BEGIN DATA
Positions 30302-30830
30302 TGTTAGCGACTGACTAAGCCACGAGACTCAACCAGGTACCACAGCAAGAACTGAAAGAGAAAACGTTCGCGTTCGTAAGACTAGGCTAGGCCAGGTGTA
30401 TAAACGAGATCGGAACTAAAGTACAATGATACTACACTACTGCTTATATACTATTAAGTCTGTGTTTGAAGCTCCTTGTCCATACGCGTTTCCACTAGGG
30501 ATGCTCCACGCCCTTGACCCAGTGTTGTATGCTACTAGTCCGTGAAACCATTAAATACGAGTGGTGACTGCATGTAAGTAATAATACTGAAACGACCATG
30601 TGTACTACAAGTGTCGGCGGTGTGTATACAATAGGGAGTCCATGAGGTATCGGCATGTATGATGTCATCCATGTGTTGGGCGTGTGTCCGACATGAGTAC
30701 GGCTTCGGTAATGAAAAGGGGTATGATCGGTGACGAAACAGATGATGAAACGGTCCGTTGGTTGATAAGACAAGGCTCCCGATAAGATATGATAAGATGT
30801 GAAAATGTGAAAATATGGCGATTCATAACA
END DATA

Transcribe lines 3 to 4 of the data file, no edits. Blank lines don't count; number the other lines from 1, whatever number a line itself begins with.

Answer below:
30401 TAAACGAGATCGGAACTAAAGTACAATGATACTACACTACTGCTTATATACTATTAAGTCTGTGTTTGAAGCTCCTTGTCCATACGCGTTTCCACTAGGG
30501 ATGCTCCACGCCCTTGACCCAGTGTTGTATGCTACTAGTCCGTGAAACCATTAAATACGAGTGGTGACTGCATGTAAGTAATAATACTGAAACGACCATG